A bowl of broiled peanuts, with star anise and cinnamon.

Chinese Spice Boiled Peanuts

4.82 from 16 votes
Chinese five spice braised peanuts are an easy, delicious and a surprisingly sweet low-carb snack!
Author: Pris Frank
Prep Time 5 minutes
Cook Time 1 hour
Additional Time 30 minutes
Total Time 2 hours 5 minutes
Course Snack
Cuisine Chinese
Servings 10 servings



  • Put peanuts, water and spices in a pot and bring to a boil.
  • Boil for 1 hour on a pressure cooker or instant pot on high pressure setting, or 3 to 4 hours in a pan with lid on medium heat. If using a regular pan, check on the water level occasionally and add more boiling water if needed. The peanuts should be fully covered in water at all times.
  • When ready, turn off the heat and let the boiled peanuts cool in the pot for about 30 minutes. If using a pressure cooker, let the pressure release naturally before opening it.


I use gluten-free soy sauce. You can use coconut aminos if avoiding soy.
You can shorten the cooking time on the stove by soaking them overnight.
Boiled peanuts don’t change shape during cooking, the beans just get slightly larger from absorbing the water. If cooking in a regular pan, you can check if they are ready: they will mash with a light squeeze between your fingers.
Serve them drained from the liquid and warm. Keep them refrigerated in their water for up to 2 days, or freeze them in divided portions indefinitely.


Serving: 30gramsCalories: 113kcalCarbohydrates: 3gProtein: 5gFat: 9gFiber: 2gSugar: 1gNet Carbohydrates: 1g
Tried this recipe?Leave a comment and let us know how it was!

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  1. Oh wow Ro I’m so happy to hear that!! You made my day 🙂 Thank you so much for sharing! I would definitely love to try your recipe! Learning from your great results really inspired me – I’m going to test some ideas and maybe write a keto peanut “baked beans” recipe post soon. Oh, I can’t wait to have some! Haha

  2. Pris, your 5 spice boiled peanuts were delicious! I did soak my peanuts overnight so it only took 20 minutes of pressure cooking. I’ll be making them again soon!

    Since your recipe turned out so delicious I did try making baked “beans” out of them and they were the bomb! I need to make them one more time to get all the measurements completely accurate. I had soaked additional peanuts should I love your 5 spice peanuts, so I don’t know what the dry weight of the peanuts was that I used for the baked “beans.” I haven’t had baked beans since going Keto many years ago. Give your favorite baked bean recipe a try but substitute peanuts for the dried beans and switch up the other ingredients to make them keto. I think you’ll be happy with the results.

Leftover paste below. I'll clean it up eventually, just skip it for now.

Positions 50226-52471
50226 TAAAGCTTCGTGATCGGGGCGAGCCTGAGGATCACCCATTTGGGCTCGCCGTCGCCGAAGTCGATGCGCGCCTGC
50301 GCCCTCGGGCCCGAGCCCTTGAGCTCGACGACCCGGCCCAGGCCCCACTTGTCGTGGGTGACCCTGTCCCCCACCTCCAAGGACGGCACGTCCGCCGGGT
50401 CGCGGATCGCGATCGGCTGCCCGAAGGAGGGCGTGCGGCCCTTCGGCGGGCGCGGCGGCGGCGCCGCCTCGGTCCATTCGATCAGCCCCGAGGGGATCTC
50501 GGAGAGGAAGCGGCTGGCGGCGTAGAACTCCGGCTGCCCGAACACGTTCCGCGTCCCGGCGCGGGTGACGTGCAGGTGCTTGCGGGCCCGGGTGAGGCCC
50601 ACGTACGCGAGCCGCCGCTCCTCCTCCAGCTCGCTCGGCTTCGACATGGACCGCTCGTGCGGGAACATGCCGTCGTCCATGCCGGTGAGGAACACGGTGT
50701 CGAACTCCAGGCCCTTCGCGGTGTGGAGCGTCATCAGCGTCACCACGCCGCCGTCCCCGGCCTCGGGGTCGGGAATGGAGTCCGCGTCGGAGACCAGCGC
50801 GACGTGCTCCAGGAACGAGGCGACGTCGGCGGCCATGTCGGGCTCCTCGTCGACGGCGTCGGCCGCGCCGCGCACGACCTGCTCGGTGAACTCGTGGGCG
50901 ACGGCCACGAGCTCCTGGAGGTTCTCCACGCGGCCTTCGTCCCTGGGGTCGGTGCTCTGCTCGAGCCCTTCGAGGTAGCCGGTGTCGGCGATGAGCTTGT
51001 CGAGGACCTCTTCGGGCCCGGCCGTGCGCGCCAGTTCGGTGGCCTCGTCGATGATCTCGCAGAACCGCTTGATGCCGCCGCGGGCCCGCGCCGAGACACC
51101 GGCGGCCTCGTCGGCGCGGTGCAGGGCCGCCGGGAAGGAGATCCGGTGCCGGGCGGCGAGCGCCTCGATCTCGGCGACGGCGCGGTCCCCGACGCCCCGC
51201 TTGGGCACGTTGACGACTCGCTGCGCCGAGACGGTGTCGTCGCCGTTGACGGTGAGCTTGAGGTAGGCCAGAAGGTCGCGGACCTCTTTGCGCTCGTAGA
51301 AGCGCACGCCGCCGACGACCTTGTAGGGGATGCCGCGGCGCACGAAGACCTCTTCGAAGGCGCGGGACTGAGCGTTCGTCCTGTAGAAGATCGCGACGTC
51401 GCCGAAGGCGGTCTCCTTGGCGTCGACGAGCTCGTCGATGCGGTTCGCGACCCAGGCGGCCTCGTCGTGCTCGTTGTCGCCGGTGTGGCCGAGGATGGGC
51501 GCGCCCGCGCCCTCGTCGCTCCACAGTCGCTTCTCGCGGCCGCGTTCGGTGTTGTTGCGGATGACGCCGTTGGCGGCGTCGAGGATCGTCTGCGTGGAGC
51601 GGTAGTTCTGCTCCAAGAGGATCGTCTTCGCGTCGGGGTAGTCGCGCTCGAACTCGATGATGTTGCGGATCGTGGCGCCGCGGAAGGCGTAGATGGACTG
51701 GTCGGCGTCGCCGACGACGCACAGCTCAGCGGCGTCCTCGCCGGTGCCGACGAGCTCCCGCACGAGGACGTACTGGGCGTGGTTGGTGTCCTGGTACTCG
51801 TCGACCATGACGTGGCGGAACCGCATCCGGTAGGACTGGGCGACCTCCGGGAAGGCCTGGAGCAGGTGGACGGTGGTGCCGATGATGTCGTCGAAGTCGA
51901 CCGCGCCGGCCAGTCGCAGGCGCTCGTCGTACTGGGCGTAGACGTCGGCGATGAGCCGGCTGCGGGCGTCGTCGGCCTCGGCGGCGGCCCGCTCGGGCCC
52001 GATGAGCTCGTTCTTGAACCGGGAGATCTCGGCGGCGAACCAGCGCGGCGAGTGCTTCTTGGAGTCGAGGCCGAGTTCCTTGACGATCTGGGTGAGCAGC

If you’d like, I’ll share my baked “bean” recipe with you once I retest it with exact amounts. Just let me know.


  3. Pris, thanks for your speedy answer! Next time I’m at the store I’ll pick up enough peanuts to make your Chinese spiced peanuts and baked “beans” and I’ll let you know how they turn out. I never would have guessed peanuts would cook up with a slight sweetness. I’m so glad you shared this recipe with us. Ro

  4. Sure Ro! Raw red skin peanuts are exactly the ones I used! That’s just the peanuts outside their hard shell, uncooked and unsalted. I haven’t tried making baked beans out of them, but I think it could work. Even if you leave out the spices, they will taste a bit sweet and like peanuts. I would love to hear back from you if you try! I also miss baked beans…

  5. Can I use raw red-skin peanuts in the baking aisle for this recipe? The kind used to make candy/peanut brittle? Could you use them once cooked (in plain water) to make baked “beans”?
    I’d love to try your recipe then try them as baked beans. I really miss beans.

  6. Ohhh I’ve read about them Southern US boiled peanuts when researching about this recipe. They must be amazing too as I’ve seen them called the “Caviar of the South”- I don’t really like caviar at all but I understand that this should be a compliment, nevertheless. I must try this American version too, someday!

  7. I’ve had a Southern US version before but not Chinese boiled peanuts, the flavors sound great ad I can imagine they are super moreish.

  8. I can’t tell you how yummy this sounds! Going shopping today to find some peanuts to boil!

  9. Definitely Gina! I also went nuts when I tasted roasted chestnuts hahah but unfortunately the macros on chestnuts are not on our side. They are really non-keto friendly. That’s why I prefer these boiled peanuts!

  10. Your reaction to boiled peanuts reminds me of mine to chestnuts the first time I tasted them. Now I need to try these!

  11. This recipe was fabulous! It was super easy and so tasty. My whole family enjoyed and I’ll definitely be making again!